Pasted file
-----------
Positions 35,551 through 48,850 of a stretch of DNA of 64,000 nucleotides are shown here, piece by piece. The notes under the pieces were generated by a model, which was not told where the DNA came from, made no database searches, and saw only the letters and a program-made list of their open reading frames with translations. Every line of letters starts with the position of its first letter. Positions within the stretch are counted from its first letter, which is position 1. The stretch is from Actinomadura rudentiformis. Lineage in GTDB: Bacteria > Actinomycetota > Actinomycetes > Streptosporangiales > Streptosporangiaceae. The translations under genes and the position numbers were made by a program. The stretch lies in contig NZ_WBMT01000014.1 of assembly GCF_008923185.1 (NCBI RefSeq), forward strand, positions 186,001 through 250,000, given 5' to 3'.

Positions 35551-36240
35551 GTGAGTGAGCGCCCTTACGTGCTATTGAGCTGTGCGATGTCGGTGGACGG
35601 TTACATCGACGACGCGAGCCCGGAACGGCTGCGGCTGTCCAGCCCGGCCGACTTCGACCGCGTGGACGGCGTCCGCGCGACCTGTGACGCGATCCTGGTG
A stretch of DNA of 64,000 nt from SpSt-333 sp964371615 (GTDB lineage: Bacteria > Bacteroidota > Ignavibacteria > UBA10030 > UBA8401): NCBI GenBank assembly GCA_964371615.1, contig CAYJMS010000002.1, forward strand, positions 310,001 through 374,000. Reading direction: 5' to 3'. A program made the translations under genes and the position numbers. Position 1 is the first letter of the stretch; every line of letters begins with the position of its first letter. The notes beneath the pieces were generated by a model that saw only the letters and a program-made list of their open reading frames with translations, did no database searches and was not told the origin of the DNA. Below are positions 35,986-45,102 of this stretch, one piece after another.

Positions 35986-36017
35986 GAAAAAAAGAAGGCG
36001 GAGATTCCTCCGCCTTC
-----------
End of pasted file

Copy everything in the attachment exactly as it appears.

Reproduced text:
Positions 35,551 through 48,850 of a stretch of DNA of 64,000 nucleotides are shown here, piece by piece. The notes under the pieces were generated by a model, which was not told where the DNA came from, made no database searches, and saw only the letters and a program-made list of their open reading frames with translations. Every line of letters starts with the position of its first letter. Positions within the stretch are counted from its first letter, which is position 1. The stretch is from Actinomadura rudentiformis. Lineage in GTDB: Bacteria > Actinomycetota > Actinomycetes > Streptosporangiales > Streptosporangiaceae. The translations under genes and the position numbers were made by a program. The stretch lies in contig NZ_WBMT01000014.1 of assembly GCF_008923185.1 (NCBI RefSeq), forward strand, positions 186,001 through 250,000, given 5' to 3'.

Positions 35551-36240
35551 GTGAGTGAGCGCCCTTACGTGCTATTGAGCTGTGCGATGTCGGTGGACGG
35601 TTACATCGACGACGCGAGCCCGGAACGGCTGCGGCTGTCCAGCCCGGCCGACTTCGACCGCGTGGACGGCGTCCGCGCGACCTGTGACGCGATCCTGGTG
A stretch of DNA of 64,000 nt from SpSt-333 sp964371615 (GTDB lineage: Bacteria > Bacteroidota > Ignavibacteria > UBA10030 > UBA8401): NCBI GenBank assembly GCA_964371615.1, contig CAYJMS010000002.1, forward strand, positions 310,001 through 374,000. Reading direction: 5' to 3'. A program made the translations under genes and the position numbers. Position 1 is the first letter of the stretch; every line of letters begins with the position of its first letter. The notes beneath the pieces were generated by a model that saw only the letters and a program-made list of their open reading frames with translations, did no database searches and was not told the origin of the DNA. Below are positions 35,986-45,102 of this stretch, one piece after another.

Positions 35986-36017
35986 GAAAAAAAGAAGGCG
36001 GAGATTCCTCCGCCTTC